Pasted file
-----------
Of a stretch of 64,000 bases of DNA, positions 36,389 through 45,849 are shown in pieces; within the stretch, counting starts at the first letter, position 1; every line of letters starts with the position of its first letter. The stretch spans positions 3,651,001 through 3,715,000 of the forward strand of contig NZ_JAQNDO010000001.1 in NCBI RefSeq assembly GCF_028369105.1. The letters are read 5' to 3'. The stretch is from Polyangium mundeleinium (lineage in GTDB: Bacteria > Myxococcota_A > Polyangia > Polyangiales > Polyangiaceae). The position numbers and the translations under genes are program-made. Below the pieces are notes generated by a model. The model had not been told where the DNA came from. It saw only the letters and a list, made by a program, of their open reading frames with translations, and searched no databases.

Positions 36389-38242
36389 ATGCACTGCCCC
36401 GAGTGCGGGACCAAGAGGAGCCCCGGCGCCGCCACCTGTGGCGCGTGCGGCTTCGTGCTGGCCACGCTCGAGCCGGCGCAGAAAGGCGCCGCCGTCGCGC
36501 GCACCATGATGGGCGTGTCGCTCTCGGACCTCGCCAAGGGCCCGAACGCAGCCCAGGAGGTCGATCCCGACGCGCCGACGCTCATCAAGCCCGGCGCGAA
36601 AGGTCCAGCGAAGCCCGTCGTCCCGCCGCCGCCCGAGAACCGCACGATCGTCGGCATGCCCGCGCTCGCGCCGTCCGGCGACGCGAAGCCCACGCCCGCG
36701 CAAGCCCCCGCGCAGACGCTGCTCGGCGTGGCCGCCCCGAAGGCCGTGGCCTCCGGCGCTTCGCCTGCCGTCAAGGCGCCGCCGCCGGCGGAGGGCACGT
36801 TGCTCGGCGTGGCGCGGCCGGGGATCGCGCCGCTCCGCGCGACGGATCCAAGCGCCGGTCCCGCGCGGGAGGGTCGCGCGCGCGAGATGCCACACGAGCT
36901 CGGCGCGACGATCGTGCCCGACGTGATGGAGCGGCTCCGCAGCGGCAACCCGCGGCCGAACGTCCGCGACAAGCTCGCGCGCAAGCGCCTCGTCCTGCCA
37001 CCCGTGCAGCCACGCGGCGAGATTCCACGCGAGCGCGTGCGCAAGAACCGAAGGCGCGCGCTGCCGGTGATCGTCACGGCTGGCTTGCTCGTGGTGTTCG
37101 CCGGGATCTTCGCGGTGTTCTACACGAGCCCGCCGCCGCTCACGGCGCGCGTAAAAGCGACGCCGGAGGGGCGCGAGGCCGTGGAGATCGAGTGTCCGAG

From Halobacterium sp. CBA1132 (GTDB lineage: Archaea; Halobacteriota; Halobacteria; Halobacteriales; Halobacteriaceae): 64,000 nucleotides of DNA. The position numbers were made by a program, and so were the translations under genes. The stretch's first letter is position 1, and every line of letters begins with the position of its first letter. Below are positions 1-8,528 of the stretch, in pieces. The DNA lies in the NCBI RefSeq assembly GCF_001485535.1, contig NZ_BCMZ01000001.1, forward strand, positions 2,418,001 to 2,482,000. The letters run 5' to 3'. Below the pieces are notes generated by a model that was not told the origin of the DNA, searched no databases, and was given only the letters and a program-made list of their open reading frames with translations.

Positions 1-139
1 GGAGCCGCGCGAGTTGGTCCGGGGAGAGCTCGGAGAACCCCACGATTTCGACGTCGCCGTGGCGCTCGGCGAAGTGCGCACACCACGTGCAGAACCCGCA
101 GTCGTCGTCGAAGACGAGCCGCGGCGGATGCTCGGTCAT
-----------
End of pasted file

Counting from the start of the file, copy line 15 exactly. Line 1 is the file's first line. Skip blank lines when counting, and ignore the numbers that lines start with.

101 GTCGTCGTCGAAGACGAGCCGCGGCGGATGCTCGGTCAT